I found the movie to be poorly acted, and poorly directed. In several cases, I think I could see what the director was trying to accomplish, but he did not achieve the desired results. He used a lot of long shots, and several long scenes where there is no action at all on screen, probably to give a sense that she was being terrorized for what would seem to her to be forever. After the first rape, the victim, played by Camille Keaton (Bustor Keaton's niece) just lies there for almost a minute. She then meanders slowly off, presumably in a daze, and runs into the same group. The actual rapes are well-staged from an anatomical standpoint, but her reactions did not ring true. I could almost hear a director saying "Scream now ... ok, kick your legs ..." Add to this the total absence of a score, and the film just did not draw me in.

After the rape, she does nothing for two weeks, visits a church to confess in advance, then goes after the 4 men. She seduces the first one, then hangs him. It is hard for me to believe that a woman brutally raped would have sex with one of the rapists as part of the revenge. It was hard for me to tell if this was just an exploitation film using rape and revenge to justify nudity and sex, or a serious statement about rape. There must be something to the movie, however, as it caused such an emotional response in so many people.

I did find some things to like about it. The settings are beautiful, and well-photographed. Camille is lovely, and shows all of her charms repeatedly. I think, with the addition of a score, better acting from the rapists, and a re-edit to help the pace, this could have been a good film.


Camille Keaton (1, 2, 3, 4, 5, 6, 7, 8, 9, 10, 11, 12, 13, 14, 15, 16, 17, 18, 19, 20, 21, 22, 23, 24, 25)

"Star 80" from Tuna

Star 80 (1983) was director Bob Fosse's final film. It tells the true story of Dorothy Stratton, Playmate of the year in 1980. It is packaged somewhat like a docu-drama, but features a strong performance by Eric Roberts as Paul Snider, a petty hustler who discovered Dorothy, seduced her, helped launch her career, then killed her in a jealous rage. Mariel Hemingway is not given as much credit for her performance, but I liked the way she subtly transformed from young, naive hick to mature sophisticate. I would rate this one as watchable. The DVD transfer is barely adequate, with no special features.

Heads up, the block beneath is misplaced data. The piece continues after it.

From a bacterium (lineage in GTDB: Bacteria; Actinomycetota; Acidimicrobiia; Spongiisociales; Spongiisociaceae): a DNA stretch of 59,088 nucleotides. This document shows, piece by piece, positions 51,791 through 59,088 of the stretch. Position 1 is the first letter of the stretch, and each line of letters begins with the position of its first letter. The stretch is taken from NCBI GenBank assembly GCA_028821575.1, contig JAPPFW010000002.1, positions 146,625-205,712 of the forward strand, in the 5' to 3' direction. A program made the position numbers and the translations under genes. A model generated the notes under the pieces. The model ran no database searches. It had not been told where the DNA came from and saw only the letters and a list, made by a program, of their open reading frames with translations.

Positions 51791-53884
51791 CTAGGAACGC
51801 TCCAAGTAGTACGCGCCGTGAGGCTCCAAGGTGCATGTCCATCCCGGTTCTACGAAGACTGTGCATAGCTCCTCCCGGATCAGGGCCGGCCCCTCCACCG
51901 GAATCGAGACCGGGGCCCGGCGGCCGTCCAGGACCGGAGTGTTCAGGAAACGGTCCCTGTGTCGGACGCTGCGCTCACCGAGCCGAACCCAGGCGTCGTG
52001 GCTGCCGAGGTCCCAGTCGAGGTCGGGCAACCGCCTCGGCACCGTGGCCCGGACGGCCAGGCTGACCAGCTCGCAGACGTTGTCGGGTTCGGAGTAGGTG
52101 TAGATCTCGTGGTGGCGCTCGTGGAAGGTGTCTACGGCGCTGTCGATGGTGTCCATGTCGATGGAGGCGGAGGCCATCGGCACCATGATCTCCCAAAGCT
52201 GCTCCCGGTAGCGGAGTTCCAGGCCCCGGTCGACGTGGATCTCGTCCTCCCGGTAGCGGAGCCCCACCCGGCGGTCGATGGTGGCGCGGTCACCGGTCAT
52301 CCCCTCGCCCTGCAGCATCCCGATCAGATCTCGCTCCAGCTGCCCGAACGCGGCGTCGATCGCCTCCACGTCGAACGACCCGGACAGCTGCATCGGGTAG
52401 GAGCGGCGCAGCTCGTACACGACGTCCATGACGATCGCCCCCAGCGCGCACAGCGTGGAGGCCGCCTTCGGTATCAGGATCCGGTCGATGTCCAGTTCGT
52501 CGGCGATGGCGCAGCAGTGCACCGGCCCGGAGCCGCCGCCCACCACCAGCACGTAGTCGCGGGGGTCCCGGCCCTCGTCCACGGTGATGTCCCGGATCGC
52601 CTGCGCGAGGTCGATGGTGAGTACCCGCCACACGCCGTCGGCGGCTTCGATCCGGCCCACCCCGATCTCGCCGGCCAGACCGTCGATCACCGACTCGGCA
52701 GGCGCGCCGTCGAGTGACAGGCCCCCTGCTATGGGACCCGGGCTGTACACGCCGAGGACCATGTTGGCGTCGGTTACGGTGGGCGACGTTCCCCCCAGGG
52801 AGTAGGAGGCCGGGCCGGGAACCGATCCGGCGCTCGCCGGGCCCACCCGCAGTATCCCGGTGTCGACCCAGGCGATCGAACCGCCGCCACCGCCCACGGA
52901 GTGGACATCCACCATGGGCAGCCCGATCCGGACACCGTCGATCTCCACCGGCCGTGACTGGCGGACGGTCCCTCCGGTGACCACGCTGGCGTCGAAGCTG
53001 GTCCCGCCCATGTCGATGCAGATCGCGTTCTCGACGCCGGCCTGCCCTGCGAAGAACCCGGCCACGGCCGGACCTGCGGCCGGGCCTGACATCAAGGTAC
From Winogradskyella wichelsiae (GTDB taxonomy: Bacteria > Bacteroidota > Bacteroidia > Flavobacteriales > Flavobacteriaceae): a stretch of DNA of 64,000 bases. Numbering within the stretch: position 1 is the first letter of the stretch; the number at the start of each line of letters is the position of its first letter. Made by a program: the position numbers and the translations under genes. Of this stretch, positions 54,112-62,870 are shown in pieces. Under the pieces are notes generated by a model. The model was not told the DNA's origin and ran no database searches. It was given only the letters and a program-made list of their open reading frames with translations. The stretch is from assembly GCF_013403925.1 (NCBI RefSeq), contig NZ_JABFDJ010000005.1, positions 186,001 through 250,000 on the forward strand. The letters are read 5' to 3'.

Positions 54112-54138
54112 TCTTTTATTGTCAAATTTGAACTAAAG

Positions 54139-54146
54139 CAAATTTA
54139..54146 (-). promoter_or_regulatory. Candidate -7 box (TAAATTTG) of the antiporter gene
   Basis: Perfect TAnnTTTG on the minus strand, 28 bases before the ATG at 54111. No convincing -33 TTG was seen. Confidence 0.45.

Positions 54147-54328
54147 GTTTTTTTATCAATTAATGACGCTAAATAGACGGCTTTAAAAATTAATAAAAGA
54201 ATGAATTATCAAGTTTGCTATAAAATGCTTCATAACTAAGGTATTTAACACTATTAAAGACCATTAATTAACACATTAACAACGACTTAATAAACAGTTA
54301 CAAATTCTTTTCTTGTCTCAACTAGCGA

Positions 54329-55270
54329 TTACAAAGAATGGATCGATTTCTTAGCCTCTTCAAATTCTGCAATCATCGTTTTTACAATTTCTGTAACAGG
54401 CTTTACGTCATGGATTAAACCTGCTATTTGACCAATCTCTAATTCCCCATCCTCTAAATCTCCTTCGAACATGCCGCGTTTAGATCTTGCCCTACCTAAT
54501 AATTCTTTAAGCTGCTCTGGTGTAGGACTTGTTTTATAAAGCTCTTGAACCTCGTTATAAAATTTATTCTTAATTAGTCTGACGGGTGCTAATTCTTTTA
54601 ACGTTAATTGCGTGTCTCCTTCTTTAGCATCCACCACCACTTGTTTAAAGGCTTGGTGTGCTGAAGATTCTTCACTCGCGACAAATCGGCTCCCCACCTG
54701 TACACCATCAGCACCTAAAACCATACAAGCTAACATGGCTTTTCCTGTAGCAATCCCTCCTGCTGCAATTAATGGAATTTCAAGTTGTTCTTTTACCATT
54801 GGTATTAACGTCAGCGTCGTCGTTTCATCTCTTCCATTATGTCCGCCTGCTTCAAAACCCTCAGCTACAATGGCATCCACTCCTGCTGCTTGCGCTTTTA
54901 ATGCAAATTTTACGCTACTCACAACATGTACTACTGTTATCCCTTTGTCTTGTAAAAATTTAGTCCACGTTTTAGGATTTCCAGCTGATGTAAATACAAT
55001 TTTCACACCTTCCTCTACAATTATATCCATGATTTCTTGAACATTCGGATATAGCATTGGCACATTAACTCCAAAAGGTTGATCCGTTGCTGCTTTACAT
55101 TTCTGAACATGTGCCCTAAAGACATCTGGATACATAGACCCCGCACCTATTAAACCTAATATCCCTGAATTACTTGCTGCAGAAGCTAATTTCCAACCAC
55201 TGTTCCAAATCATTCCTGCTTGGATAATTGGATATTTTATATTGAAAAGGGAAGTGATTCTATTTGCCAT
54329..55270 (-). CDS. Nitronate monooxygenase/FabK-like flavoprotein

Mariel Hemingway (1, 2, 3, 4, 5, 6, 7, 8, 9, 10)

Again, not a lot of female nudity in the new releases this week. These two films had only male butts.

Scoopy's comments on "The Hurricane"

I had a classics professor who once told me that the modern world has no more ability than the Greeks to distinguish biography from hagiography. In other words, when we tell a man's life story, we tend to elevate him to sainthood rather than show the complexity of his personality. This is true because of several factors. (1) We like to have saints and heroes. We want to believe they exist.(2) We make movies with different motivations from when we make documentaries. We make documentaries to present the factual truth, but movies are made to get to a deeper truth inside the facts. Sometimes we even sweep away the facts to get to the truth, as the filmmakers perceive it. Ghandi would probably be the most significant whitewash of this type, but there are many other examples as well.